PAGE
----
Verizon has today announced that it has reached a deal to acquire Vodafone’s 45% stake in the company for £130 billion. The buyout consists primarily of cash and stock, and was unanimously approved by the board of directors of both Verizon and Vodafone. It’s expected to be completed in 2014 following regulatory approvals.
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Apple has confirmed to CNBC that a new iPhone trade-in program will be available in Apple Stores across the United States today — less than two weeks before the Cupertino company is set to announce the iPhone 5S and iPhone 5C.
Customers will be able to exchange their old Apple smartphone for a gift card, which can then be redeemed against a new device with a new two-year contract.
For the last four years, T-Mobile has been just battered by the iPhone. Unable to ink the same deals with Apple as AT&T, Sprint, and Verizon to get the Jesus Phone on their networks at a subsidized price, T-Mobile tried to sell itself to AT&T, only to have the deal killed by the FCC.
In desperation, T-Mobile tried a new approach: they decided to call themselves an “Un-carrier” and start offering untraditional no-contract, upgrade-anytime-you-want plans. And you know what? It’s really paying off for them.
Football season is only a month away, so the NFL has completely rebuilt its NFL Mobile app for iOS and Android with a redesigned look that gives football fans quick access to breaking news, scores, and video highlights.
As part of the update, the NFL has folded in functionality from its Verizon-made app, which gives Verizon subscribers the ability to pay for premium features such as live streaming NFL games on Thursday, Sunday, and Monday nights and NFL RedZone on Sundays.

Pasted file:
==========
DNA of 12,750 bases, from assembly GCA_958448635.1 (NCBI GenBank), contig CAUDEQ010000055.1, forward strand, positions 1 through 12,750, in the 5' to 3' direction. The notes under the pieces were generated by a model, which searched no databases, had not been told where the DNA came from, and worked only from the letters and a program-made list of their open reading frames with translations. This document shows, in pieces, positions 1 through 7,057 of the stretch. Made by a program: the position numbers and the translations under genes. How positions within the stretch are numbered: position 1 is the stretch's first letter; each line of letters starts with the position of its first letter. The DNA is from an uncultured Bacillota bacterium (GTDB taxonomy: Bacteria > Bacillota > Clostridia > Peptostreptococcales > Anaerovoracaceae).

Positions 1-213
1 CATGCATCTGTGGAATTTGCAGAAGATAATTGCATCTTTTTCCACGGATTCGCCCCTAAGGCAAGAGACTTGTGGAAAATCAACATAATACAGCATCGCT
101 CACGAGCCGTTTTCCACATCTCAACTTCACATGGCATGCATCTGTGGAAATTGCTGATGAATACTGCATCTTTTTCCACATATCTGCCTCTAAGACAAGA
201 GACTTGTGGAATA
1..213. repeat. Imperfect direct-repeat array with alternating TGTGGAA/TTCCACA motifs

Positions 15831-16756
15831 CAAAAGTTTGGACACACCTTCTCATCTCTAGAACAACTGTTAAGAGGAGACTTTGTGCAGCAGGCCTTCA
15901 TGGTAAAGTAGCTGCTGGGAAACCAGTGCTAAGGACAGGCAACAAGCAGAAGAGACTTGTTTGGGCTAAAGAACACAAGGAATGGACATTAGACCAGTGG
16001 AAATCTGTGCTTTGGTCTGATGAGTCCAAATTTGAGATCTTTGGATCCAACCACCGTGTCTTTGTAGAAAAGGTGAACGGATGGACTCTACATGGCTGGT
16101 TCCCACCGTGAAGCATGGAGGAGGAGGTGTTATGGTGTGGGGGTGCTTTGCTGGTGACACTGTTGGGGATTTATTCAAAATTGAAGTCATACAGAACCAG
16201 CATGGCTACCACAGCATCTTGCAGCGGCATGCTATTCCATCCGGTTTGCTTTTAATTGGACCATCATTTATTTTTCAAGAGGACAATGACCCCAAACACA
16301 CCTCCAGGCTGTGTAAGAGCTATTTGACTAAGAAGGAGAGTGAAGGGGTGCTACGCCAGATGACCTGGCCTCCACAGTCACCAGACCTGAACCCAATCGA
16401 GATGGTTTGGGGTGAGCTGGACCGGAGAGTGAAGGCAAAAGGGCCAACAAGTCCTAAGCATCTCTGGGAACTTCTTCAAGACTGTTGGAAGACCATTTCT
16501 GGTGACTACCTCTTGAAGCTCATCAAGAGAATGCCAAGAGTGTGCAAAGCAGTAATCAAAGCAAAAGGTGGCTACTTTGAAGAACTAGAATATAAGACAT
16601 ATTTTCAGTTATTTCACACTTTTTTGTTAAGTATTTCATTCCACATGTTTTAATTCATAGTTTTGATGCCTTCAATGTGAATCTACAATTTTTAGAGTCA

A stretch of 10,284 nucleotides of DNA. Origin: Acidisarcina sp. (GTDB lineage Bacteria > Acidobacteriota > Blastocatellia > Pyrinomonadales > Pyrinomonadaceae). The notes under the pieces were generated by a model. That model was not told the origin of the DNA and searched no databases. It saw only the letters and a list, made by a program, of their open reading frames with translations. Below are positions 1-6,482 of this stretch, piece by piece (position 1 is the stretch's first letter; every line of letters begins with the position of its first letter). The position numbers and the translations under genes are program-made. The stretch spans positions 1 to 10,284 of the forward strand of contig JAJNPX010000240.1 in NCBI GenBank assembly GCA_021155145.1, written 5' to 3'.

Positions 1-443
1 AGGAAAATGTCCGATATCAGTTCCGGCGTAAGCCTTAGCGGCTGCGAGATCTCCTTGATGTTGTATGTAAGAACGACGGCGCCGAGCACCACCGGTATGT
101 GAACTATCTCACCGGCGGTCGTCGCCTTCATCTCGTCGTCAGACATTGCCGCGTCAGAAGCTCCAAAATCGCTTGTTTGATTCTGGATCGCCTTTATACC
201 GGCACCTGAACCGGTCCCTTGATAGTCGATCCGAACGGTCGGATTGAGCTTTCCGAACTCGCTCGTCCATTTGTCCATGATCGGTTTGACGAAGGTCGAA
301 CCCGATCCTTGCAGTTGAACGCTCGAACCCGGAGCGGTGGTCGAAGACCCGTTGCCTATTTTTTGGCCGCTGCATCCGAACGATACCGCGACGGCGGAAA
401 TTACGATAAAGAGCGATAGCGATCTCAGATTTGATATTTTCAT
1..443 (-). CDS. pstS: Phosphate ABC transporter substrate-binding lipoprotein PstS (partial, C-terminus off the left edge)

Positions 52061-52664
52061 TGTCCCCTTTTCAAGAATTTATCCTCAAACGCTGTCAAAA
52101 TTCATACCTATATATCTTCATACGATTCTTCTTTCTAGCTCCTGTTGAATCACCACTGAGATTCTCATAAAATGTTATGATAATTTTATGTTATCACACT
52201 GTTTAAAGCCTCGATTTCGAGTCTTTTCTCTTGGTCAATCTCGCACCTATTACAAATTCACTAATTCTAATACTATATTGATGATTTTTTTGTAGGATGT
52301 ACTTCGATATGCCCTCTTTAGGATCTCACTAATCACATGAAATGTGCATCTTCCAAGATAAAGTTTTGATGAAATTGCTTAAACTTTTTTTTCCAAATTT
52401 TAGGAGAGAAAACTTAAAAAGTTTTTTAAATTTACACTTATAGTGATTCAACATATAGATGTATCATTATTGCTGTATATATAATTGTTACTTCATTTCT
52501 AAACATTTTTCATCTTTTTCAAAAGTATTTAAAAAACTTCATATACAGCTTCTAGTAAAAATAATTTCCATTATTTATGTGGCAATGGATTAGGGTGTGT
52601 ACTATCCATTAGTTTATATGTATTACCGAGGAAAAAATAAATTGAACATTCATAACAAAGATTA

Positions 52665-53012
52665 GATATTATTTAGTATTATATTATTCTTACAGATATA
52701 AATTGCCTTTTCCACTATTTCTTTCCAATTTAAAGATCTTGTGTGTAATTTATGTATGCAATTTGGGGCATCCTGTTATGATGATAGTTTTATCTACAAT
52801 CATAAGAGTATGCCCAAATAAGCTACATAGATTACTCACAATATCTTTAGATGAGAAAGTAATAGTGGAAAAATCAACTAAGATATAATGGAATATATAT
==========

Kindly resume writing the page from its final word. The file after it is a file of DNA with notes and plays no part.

Since the dawn of time, Verizon has dominated customer satisfaction rankings thanks to its network reliability and customer service. Sadly, the king has been overthrown as AT&T topped J.D. Power’s latest rankings for wireless care satisfaction for the first time ever.
Thanks to Samsung and the International Trade Commission, Apple will be banned from importing the iPhone 4 and the iPad 2 into the United States from Sunday, August 4. The Cupertino company has been trying to fight the ban since it was confirmed last October, but it’s had little success.
Now it is seeing unlikely support from Microsoft, Intel, and Oracle, which all agree that the use of standards-essential patents to ban products should not be allowed.
You can’t get Altec Lansing’s new The Jacket iMW455 Bluetooth speaker/speakerphone from anyone other than Verizon, which explains the red and black skins the Jacket comes with.
Don’t like red or black? No problem — because, like a moulting lobster, The Jacket’s special trick is its ability to swap skins. The speaker comes with the two free skins, with more colors available for a price — though we’re not yet sure which colors or how much.
AT&T’s new early upgrade program is “calculating, sneaky, underhanded,” according to a new print ad from T-Mobile that will be published in USA Today.
AT&T Next is designed to let customers upgrade their smartphone more often — once every 12 months — and it is a direct competitor to T-Mobile’s new Jump plan. But T-Mobile has been quick to make its feelings about Next clear, accusing AT&T of trying to take more money from its customers.
That didn’t take long. Following AT&T and T-Mobile’s lead, Verizon has announced a plan for early upgraders that theoretically allows users on their Share Anything plans to update their phones every six months.
Consensus right now is that iPhone growth is slowing, but that didn’t stop Verizon by growing iPhone activations by 44 percent in the last quarter, beating estimates of activated iPhones by as much as half a million.